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Dental Disease in Dogs: Prevention is Key

According to the American Veterinary Medical Association (AVMA), some 80% of dogs start showing signs of gum disease by the time they turn 3.

“Veterinarians report that periodontal disease is the most commonly diagnosed health problem in dogs,” says Dr. Larry Corry, former president of the AVMA. “This can lead to painful infections in the mouth, and in severe cases, these infections can spread and become life-threatening.”

Below, doggie dentists weigh in on how to identify and prevent dental problems in dogs.

Inspect Your Dog’s Teeth at Home

Dr. Katy Nelson, a veterinarian who is also a member of the Iams Pet Wellness Council, suggests you quickly assess your dog’s mouth by looking at his or her gums: Healthy gums are pink as opposed to red, with no buildup of tartar along the gum line. Additionally, a healthy mouth does not produce horribly bad breath.

Your dog’s vet should do an oral exam at each annual visit, says Nelson. “In older dogs especially, they can get abscesses with no easily visible signs. A thorough assessment may require sedation.”

What to Expect at the Vet’s

Dr. Linda DeBowes, a Seattle-based veterinarian, acknowledges that periodontal illness is often a silent disease.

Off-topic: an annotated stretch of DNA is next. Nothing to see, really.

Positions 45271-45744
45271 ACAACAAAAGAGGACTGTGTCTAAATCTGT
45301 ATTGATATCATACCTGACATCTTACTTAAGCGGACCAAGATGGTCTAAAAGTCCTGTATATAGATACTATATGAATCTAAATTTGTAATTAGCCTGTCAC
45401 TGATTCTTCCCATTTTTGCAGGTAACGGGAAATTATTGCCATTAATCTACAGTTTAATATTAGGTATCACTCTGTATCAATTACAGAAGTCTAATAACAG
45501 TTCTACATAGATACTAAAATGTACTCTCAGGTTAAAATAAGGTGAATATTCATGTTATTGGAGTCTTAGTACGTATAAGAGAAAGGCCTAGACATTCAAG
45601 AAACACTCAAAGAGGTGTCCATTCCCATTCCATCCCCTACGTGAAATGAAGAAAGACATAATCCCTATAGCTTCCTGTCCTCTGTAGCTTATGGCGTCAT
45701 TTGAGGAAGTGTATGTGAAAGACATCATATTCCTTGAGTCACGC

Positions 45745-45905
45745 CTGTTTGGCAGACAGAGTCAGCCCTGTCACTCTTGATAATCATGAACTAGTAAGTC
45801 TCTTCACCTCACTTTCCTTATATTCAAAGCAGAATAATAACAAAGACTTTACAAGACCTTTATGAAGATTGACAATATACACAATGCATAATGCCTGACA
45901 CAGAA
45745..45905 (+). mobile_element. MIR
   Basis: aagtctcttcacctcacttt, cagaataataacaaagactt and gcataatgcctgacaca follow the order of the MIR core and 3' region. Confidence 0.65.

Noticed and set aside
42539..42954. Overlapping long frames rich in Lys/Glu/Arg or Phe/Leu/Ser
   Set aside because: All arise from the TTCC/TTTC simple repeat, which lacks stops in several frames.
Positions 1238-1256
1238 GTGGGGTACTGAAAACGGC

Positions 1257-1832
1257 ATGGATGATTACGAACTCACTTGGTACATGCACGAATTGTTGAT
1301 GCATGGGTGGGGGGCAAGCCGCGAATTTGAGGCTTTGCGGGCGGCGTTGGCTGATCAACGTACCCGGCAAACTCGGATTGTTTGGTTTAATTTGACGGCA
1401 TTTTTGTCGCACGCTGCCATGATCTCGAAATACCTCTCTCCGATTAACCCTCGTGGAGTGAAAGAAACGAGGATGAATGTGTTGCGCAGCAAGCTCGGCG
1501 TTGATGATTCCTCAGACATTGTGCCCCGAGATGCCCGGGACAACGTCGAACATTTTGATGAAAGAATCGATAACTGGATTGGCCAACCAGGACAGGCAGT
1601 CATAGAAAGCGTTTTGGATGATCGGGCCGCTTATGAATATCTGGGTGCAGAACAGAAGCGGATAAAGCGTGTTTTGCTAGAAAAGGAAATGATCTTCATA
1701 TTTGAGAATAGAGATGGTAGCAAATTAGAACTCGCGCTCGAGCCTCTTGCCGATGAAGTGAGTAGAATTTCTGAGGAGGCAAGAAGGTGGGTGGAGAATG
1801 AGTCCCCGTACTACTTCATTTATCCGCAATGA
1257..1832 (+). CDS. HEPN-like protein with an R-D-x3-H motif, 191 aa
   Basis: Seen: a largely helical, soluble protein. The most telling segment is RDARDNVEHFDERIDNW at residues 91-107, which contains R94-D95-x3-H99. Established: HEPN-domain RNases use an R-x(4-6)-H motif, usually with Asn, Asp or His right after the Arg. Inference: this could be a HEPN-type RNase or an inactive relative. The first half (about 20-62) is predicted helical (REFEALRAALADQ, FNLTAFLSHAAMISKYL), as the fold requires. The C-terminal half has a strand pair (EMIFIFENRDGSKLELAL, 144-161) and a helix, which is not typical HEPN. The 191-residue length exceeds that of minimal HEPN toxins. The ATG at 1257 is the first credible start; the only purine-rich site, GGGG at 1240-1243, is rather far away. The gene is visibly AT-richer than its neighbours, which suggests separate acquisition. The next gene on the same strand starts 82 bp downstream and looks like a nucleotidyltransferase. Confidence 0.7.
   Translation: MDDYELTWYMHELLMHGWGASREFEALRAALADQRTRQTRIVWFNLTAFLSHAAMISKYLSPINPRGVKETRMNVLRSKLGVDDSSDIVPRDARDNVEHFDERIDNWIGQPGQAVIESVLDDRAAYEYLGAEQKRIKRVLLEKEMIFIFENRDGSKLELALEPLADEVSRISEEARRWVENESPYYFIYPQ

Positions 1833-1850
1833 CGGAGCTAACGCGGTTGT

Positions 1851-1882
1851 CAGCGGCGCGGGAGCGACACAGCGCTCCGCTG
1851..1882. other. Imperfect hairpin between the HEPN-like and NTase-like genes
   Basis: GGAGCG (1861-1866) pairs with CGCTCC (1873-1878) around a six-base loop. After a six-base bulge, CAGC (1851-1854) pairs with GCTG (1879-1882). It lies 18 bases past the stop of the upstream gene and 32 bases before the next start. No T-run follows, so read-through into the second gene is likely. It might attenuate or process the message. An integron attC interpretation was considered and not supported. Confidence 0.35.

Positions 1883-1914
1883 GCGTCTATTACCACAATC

When your veterinarian diagnoses it in your dog, it’s because she has seen plaque, abscesses, loose teeth and lower-jaw fractures, which can occur with chronic dental problems.

“At that point, we need a cleaning to get below the gum line, which requires anesthesia,” says DeBowes. Once under, your dog’s teeth will be cleaned with an ultrasonic scaler or a hand scaler. The veterinarian will look for loose teeth, deep dental pockets, exposed roots or other signs of disease. Some teeth may need to be extracted.

Prevention Really is Key

“Once there is disease there, it’s painful and costly to deal with,” says Dr. Trisha Joyce of NYC Veterinary Specialists. “But you can protect your dog’s teeth just like you protect your own, with daily brushing and regular checkups.” She adds: “The only difference between your dental health and your dog’s is that he can’t do it for himself. His owner has to watch out for him.”

Dr. Brook Niemiec, a board-certified veterinary dental specialist in San Diego, suggests beginning a dental routine with your dog as soon as possible and using the following methods for brushing.

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